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Lampard explains how he out-tactic-ed José Mourinho in stellar 2-0 win for Chelsea

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A big deal

Tottenham Hotspur v Chelsea FC - Premier League Photo by Tottenham Hotspur FC/Tottenham Hotspur FC via Getty Images

Tottenham Hotspur are still looking for a (sponsor to) name their new stadium. Might we (not so) humbly suggest, New Three Point Lane?

Frank Lampard’s Chelsea waltzed in, on the back of 4 losses in 5, and put on an absolute clinic in controlling the game, keeping Spurs’ free-scoring attack in check, and taking advantage of the expectedly rare chances against a Mourinho-marshaled defense, especially in the first-half. Spurs finished with just 5 shots (3 in the first 80 minutes), and other than a couple shaky moments on the left side of Chelsea’s formation, it was smooth sailing for the return of the three-man backline.

Mourinho did his usual song and dance after the game to try to change the conversation, but there’s little denying the fact that he was surprised by Chelsea’s tactics, was unable to change it in the first-half despite his constant arm-waving, and his half-time masterplan amounted to little more than trying to match the Blues and hope for the best. He derided Lampard’s tactics as little more than copying Antonio Conte’s famous title-winning formation, but he was, of course, wrong.

“They were better than us in the first half. It is not difficult for me to admit it. They played in a system they are very comfortable with. A system they played for two years with Antonio Conte. Lots of their players are very comfortable with it. Alonso, Azpilicueta, Kante, Willan, players very comfortable in this system.”

-José Mourinho; source: Football.London

Even if Lampard did copy Conte — not that there’s anything wrong with that — José’s claim of “lots” of players being innately comfortable with it is wildly off base. Only Marcos Alonso and N’Golo Kanté played the some roles (key roles, to be fair) as they used to under Conte. Willian, who was never a nailed-on starter in Conte’s system, played the Eden Hazard role while Azpilicueta, who was a center back under Conte, played the Victor Moses role. Rüdiger also played a different position, on the opposite end of the back three. More importantly, Abraham, Mount, Kovačić, Tomori, and Zouma were not part of Conte’s time here.

But let’s not worry too much about Mourinho’s silly narratives — and this is just the tip of the iceberg as far as that’s concerned — let’s worry about how Lampard approached this game in the most perfect way, and got performances to match from his players.

“I’m not trying to clone anyone’s system. In fact, I think Conte’s system was an incredible one that won the league with Chelsea. The way we play and the message I give is different. It is not as simple that if you play 4-3-3 that you are cloning someone else, otherwise you are all cloning each other.

“It was more, can this be a system that helps us defensively and offensively against Tottenham? The way they play. That was my choice to play it, not whether players understand it. Having said that the players took the plan on incredibly well.”

When Conte implemented his version of the 3-4-3, it was a system that relied on passing patterns and automatisms, while protecting the back line from individual mistakes, spreading the play wide through wing-backs, and freeing Eden Hazard. It put more players in their ideal positions than any other system he had tried. Some might say, that’s the goal of any tactical system, but we’ve seen plenty of managers come through the doors at Stamford Bridge who stuck to specific tactics regardless of available personnel.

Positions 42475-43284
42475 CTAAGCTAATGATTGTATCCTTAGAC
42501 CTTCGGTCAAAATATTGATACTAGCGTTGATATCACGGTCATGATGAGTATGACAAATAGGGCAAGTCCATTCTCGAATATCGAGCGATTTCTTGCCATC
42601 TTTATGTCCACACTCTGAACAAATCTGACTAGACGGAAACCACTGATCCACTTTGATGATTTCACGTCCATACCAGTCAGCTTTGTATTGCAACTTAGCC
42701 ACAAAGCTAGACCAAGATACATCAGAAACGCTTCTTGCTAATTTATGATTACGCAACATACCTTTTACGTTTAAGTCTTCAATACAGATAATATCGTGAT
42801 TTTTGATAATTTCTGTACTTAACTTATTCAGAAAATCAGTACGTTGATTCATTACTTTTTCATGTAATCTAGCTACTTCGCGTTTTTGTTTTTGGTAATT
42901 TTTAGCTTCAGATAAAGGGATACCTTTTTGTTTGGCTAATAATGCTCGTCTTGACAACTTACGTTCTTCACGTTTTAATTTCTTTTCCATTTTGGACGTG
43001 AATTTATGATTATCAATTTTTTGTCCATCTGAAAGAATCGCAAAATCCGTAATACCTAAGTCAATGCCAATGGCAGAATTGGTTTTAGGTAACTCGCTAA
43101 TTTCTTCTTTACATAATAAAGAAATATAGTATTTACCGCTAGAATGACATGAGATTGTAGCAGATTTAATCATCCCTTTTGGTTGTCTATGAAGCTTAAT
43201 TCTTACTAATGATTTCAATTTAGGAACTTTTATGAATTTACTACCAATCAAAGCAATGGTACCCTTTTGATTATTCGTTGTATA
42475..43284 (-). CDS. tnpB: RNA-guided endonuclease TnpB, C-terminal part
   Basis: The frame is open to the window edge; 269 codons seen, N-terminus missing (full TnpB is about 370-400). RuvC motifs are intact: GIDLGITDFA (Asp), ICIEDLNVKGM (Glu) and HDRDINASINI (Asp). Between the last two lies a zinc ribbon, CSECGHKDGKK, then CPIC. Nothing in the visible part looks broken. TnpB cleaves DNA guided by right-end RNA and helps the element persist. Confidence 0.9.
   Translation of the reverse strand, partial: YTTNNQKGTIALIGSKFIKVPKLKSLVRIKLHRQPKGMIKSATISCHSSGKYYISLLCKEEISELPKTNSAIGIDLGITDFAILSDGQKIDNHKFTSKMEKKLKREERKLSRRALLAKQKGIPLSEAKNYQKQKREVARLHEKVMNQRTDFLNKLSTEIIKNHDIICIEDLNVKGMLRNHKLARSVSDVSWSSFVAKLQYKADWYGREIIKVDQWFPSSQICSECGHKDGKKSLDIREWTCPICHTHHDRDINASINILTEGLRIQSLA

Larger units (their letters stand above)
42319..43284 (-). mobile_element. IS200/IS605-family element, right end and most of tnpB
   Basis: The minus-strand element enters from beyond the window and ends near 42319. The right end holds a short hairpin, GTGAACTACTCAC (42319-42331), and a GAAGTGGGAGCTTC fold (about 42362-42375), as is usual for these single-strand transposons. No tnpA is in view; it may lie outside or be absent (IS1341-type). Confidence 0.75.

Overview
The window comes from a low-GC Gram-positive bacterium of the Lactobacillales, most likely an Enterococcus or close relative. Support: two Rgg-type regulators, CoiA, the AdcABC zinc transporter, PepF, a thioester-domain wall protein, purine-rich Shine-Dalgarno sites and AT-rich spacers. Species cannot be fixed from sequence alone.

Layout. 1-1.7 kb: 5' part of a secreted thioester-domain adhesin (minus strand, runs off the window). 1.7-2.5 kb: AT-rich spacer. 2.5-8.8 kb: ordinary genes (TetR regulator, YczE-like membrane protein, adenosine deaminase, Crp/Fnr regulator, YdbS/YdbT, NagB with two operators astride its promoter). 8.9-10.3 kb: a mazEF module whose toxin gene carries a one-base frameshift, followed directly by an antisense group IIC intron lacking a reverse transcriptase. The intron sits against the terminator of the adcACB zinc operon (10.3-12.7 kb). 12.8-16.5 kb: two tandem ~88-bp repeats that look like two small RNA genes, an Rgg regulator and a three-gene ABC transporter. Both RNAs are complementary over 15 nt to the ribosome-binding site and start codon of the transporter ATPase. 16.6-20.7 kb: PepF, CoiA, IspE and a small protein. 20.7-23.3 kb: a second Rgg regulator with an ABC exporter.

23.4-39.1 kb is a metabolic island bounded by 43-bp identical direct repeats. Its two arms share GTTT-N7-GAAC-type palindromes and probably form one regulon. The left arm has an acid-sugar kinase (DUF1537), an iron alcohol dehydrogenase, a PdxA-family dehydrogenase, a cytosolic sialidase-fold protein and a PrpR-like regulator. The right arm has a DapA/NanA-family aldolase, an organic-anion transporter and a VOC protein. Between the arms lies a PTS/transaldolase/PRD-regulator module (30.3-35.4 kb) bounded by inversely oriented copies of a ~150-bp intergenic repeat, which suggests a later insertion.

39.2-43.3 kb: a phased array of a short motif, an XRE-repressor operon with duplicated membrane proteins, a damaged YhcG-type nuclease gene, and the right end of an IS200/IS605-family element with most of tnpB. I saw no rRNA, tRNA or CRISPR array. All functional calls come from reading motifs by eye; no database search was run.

One of Lampard’s key tenets has been adaptability. He’s been preaching that since day one, in addition to his other values such as high-pressing, aggressive, up-tempo, exciting football.

And on Sunday, we all went to church.

“I think, watching Tottenham, they’re playing really well. They’ve got a lot of players who can run behind and cause you problems – Son, Kane, Alli, Moura. Having an extra centre-back gives you an element of protection, particularly with the centre-backs we have. They never got in on that pass today.

“The most important factor in my thinking was what it could bring us offensively in terms of controlling possession. I felt that, where Tottenham do defend quite compact we needed to use the sides of the pitch. Wing-backs help that. We haven’t been clinical lately but it allowed us to get Mason Mount and Willian slightly inside behind Tammy.

“So we had an element of protection and it worked but also it allowed us to have loads of control of the ball. I was pleased with how it did go.”

When Conte switched to the 3-4-3, it was a fateful decision that changed the course of Chelsea history. Lampard had already tried the 3-4-3 before, where it worked once, and then it didn’t. But for him, it’s less about the formation and more about the approach anyway.

“We’ve waited a long time through a week’s training to be able to work on what we wanted to do today so that’s been great. That’s not just me. It’s not just about me, it’s about the staff and the input. We spoke a lot this week. We worked with the players on the pitch.

“So for me the reason to get so excited was not to look like we’ve actually accomplished anything because we haven’t, we play Southampton in a few days and we need to worry about where we’re at in May.

“But I think for the players to feel how they should feel after that performance and for the fans to see what they can do when you’re absolutely at it in all senses is a big deal. Now, can we be consistent? Can we keep reproducing?”

-Frank Lampard; source: Football.London

If we can build on it as with Conte however, this win could prove just as important in the long run.